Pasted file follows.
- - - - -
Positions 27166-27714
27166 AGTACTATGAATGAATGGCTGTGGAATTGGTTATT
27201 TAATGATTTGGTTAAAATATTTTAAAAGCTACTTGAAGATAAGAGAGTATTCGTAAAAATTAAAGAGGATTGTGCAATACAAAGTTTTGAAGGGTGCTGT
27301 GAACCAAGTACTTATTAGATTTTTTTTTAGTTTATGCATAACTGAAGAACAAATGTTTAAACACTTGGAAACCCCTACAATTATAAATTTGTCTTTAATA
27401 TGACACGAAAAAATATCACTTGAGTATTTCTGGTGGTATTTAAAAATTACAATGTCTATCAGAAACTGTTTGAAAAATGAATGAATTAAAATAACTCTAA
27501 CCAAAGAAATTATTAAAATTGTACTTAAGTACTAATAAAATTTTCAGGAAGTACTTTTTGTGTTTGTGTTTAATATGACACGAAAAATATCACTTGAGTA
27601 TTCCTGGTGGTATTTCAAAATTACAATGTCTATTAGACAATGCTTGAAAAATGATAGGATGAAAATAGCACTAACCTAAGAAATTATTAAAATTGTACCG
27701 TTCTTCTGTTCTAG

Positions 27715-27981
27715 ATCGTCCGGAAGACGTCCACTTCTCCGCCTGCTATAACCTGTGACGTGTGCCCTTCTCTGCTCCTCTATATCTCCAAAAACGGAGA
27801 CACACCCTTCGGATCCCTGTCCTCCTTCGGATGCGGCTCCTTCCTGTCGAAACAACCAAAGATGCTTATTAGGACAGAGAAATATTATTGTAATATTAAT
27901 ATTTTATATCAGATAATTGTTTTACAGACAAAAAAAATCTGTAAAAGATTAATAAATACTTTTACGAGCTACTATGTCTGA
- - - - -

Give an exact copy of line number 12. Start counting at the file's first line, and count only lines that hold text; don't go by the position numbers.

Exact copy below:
27901 ATTTTATATCAGATAATTGTTTTACAGACAAAAAAAATCTGTAAAAGATTAATAAATACTTTTACGAGCTACTATGTCTGA